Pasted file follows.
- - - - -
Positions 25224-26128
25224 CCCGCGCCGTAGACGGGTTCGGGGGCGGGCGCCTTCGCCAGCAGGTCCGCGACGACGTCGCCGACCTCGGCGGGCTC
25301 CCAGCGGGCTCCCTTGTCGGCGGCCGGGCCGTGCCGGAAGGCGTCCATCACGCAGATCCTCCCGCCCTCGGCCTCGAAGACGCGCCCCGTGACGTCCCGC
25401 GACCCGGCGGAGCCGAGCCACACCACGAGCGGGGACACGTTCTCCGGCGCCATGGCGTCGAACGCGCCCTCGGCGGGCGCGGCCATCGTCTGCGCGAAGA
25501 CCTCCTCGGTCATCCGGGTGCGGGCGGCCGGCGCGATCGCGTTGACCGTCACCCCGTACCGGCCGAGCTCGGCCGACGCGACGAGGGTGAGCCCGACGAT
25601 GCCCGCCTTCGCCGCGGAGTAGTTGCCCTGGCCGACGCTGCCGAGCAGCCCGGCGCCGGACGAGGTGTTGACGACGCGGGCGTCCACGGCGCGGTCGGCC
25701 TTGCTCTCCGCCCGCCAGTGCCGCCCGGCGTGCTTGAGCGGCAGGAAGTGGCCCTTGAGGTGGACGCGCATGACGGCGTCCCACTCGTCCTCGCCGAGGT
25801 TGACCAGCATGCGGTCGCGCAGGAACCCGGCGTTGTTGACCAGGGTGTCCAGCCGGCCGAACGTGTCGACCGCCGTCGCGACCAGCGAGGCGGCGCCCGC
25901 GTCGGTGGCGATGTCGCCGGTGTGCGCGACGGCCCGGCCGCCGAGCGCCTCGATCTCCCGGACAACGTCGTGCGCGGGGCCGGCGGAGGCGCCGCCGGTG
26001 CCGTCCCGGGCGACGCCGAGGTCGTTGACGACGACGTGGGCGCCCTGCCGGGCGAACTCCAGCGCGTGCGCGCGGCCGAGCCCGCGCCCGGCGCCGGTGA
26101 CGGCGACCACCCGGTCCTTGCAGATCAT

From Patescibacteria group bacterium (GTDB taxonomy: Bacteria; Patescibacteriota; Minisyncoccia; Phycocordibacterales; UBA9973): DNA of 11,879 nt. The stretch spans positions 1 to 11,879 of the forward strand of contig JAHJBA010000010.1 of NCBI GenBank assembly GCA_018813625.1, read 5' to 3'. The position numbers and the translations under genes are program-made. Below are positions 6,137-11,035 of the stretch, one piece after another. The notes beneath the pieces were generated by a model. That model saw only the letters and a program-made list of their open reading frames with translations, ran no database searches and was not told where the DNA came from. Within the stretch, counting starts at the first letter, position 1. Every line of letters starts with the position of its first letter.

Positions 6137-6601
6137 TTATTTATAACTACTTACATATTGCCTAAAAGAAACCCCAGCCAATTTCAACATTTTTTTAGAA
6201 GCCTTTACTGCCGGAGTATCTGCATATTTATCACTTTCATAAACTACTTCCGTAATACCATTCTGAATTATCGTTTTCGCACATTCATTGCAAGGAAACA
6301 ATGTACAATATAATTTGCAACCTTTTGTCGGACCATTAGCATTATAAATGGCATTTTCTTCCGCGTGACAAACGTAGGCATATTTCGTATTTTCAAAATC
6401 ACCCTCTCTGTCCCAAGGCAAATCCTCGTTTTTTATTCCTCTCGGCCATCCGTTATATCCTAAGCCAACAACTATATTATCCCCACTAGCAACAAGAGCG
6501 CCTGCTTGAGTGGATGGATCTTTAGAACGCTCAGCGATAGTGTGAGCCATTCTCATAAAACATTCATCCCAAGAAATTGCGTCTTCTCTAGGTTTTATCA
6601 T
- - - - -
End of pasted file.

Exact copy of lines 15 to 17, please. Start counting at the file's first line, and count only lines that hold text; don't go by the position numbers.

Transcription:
6201 GCCTTTACTGCCGGAGTATCTGCATATTTATCACTTTCATAAACTACTTCCGTAATACCATTCTGAATTATCGTTTTCGCACATTCATTGCAAGGAAACA
6301 ATGTACAATATAATTTGCAACCTTTTGTCGGACCATTAGCATTATAAATGGCATTTTCTTCCGCGTGACAAACGTAGGCATATTTCGTATTTTCAAAATC
6401 ACCCTCTCTGTCCCAAGGCAAATCCTCGTTTTTTATTCCTCTCGGCCATCCGTTATATCCTAAGCCAACAACTATATTATCCCCACTAGCAACAAGAGCG